ASUU: why we have not called off strike

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The Academic Staff Union of Universities has explained why lecturers are yet to call off their eight-month-old strike.

 

Its leadership said the Federal Government has neither implemented nor fulfilled any of the offers it made to ASUU.

For instance, the union explained that the salaries of its members withheld by the government have not been paid despite the latest offer from the government negotiating team.

The government, in its latest offers to ASUU leadership, pledged to pay N40 billion as Earned Allowance and N30 billion for the revitalisation of the university system, bringing the total payment to N70 billion.

The government also agreed to settle the arrears of salaries of the lecturers before December 2020, but after due consultation with the government side.

It also accepted the demand by ASUU that they be exempted from the Integrated Payroll and Personnel Information System (IPPIS) pending the approval of their proposed payment system, the University Transparency and Accountability Solution (UTAS).

Before the government introduced the IPPIS to the union last year, the lecturers were receiving their pay through the Government Integrated Financial Management Information System (GIFMIS).

ASUU President Prof Biodun Ogunyemi said yesterday that its members would not return to class on empty stomachs.

He said some of the offers made by government had timelines which the government was yet to implement.

Ogunyemi said: “We are still consulting but certainly before the end of this week we will report to the minister the findings and feedback from our members.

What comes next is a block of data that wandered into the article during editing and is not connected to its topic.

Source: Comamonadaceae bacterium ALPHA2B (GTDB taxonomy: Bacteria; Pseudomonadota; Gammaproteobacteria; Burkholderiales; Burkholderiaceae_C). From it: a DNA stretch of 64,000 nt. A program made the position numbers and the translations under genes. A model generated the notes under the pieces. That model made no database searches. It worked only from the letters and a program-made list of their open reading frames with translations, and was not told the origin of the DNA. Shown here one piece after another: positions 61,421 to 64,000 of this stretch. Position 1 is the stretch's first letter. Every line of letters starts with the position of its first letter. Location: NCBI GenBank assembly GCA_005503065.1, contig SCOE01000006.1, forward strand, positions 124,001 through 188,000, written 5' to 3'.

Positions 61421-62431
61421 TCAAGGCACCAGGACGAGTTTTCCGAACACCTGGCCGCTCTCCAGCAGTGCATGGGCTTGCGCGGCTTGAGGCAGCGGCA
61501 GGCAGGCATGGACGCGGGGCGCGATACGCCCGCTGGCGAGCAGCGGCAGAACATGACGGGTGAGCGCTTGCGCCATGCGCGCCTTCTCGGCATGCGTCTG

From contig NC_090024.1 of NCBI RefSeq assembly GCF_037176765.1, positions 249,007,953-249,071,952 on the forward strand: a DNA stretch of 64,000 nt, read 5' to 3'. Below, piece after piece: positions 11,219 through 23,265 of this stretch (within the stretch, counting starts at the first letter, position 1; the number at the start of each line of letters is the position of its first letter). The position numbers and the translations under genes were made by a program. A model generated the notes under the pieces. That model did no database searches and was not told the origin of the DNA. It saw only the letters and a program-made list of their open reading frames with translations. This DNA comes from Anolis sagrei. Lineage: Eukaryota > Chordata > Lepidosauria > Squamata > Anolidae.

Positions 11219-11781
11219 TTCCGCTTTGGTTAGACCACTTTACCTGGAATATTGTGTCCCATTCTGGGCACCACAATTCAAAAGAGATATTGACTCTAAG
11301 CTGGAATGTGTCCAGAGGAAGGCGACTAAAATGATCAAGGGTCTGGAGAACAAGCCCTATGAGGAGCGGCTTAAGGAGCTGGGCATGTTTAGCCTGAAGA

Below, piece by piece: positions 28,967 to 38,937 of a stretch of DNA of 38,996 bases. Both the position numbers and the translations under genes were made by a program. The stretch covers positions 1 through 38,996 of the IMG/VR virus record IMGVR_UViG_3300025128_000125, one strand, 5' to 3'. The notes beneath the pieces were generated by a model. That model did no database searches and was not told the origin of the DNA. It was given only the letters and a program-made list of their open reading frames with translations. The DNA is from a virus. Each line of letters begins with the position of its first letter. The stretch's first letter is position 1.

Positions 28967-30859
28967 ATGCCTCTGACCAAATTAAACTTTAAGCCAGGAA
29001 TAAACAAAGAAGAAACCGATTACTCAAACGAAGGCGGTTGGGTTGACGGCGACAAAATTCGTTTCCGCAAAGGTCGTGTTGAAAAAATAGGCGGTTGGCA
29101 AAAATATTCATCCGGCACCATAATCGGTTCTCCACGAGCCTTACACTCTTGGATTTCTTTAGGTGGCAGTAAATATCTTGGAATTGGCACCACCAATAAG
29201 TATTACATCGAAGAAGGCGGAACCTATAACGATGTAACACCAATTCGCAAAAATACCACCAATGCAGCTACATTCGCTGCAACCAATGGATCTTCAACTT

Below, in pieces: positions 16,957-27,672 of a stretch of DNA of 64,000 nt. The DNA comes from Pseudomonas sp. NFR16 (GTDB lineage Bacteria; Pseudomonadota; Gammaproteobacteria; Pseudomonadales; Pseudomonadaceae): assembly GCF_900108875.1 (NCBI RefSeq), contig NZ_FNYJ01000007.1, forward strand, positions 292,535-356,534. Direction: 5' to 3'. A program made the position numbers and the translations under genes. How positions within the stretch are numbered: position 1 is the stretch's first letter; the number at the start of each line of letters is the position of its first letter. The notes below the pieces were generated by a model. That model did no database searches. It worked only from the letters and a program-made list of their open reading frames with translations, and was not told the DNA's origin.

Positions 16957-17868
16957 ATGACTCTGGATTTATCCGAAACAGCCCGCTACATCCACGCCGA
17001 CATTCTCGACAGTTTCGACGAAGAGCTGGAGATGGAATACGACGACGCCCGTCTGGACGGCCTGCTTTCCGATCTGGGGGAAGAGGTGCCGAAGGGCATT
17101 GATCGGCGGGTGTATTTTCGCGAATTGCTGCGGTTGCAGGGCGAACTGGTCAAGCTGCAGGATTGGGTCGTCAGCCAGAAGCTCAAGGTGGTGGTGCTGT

“The offers people are talking about are proposals that have timeless and some of these things are expected to have been happening. If those things they promised with the timeline can happen before we conclude our consultation I think the process will go smoother.

“A concrete example is the payment of our members’ salaries which have not been paid. If people are not paid I don’t think anybody will be willing to go back to work and other things that have timeline that we expect government to implement.

“You don’t expect people, after eight months, to go back to the classrooms on empty stomach. That is where we are.

“Before the end of this new week we will get back to government but we keep on telling them each time they contact us that they (government) should fulfill their own part of the bargain, things that have timelines.”

Labour and Employment Minister Chris Ngige, who is leader of the government team, could not be reached last night for comments as calls and text to his phone were not returned as of the time of filing this report.


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